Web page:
Focus: Consumer Goods
Location: Ngoma, Rwanda
As they say, one (wo)man’s discarded banana fibers are another (wo)man’s sanitary pads. Considering 18% of girls and women missed school and work last year because they could not afford to buy menstrual pads, it’s fair to say this is an issue worth tackling. Sustainable Health Enterprises (SHE), founded by Harvard Kennedy School graduate Elizabeth Scharpf, has taken on this challenge in a way that not only benefits women by providing a sanitary solution, but also by providing them with employment opportunities. Furthermore, the patented process employed to manufacture the pads is environmentally sustainable.
SHE has partnered with two women-led banana farming co-operatives, providing them with equipment, education, and skills-training to help increase their incomes. In turn, the 600+ farmers use SHE’s machines to extract fiber from the tons of banana tree trunks that they would otherwise throw away each year. SHE buys the fiber and then has women in a community factory cut, wash, fluff, and solar-dry it so that it can be made into pads that are sold at an affordable price to women and schools. Thus, the “farmers are helping to boost girls’ futures, while [SHE’s] business helps to boost their income.”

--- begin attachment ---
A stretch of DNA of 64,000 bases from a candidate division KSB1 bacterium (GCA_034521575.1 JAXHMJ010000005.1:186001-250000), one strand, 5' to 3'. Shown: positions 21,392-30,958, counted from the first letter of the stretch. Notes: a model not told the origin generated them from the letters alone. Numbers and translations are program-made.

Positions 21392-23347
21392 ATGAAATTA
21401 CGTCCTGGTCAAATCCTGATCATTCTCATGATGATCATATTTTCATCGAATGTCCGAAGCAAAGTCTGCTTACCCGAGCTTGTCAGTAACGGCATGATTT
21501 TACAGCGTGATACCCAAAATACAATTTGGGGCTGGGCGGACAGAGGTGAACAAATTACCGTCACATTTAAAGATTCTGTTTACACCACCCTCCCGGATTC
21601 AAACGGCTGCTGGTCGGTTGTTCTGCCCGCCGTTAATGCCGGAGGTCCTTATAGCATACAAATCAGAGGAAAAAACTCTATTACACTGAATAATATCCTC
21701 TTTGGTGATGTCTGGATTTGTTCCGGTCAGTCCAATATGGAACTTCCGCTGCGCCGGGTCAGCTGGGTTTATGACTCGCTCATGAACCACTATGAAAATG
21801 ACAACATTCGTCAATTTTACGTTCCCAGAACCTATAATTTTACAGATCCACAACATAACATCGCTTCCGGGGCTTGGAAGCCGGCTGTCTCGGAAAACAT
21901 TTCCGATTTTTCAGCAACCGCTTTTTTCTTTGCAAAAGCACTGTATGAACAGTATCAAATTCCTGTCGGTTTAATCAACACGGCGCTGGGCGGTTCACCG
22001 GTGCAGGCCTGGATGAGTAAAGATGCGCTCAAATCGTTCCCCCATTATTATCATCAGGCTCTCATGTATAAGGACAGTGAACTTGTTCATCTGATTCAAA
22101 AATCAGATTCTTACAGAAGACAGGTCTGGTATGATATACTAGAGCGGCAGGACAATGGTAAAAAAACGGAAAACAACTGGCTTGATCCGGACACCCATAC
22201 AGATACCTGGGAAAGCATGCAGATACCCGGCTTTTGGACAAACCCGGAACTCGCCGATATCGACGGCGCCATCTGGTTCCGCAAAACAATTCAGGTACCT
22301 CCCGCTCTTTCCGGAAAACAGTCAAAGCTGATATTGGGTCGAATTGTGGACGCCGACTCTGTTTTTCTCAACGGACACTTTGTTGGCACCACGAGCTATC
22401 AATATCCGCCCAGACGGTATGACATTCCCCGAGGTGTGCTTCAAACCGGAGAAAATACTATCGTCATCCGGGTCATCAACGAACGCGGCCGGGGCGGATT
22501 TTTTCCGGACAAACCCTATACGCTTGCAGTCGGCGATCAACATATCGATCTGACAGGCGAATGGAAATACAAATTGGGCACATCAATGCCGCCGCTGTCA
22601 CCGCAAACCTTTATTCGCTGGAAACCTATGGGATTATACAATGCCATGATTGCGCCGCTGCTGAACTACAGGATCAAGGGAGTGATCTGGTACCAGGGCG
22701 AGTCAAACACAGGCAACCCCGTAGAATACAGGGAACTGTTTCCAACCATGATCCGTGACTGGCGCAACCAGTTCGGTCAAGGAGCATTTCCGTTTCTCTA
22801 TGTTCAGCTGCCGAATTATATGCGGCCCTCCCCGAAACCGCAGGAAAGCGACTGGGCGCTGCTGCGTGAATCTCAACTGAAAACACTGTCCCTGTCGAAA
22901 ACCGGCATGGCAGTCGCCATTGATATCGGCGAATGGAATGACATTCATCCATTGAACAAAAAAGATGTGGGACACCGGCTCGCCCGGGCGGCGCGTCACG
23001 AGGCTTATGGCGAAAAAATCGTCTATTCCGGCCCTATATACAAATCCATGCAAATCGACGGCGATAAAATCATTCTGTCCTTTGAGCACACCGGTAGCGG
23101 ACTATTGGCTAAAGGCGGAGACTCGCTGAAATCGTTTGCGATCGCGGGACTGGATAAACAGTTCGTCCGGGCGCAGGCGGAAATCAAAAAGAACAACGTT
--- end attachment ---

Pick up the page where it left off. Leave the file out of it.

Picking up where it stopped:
SHE’s menstrual pads help prevent girls from missing up to 50 school days per year, but that’s not the end of it. SHE also provides health and hygiene education in schools and communities, advocates for waiving of value-added taxes on pads, and is in the process of devising a global franchise model. As SHE notes, “it’s a sustainable system that can be rolled out anywhere.”
Environmental Impact: Reduced landfills, environmentally-friendly production processes
Measurement: Sustainable Health Enterprises (SHE)
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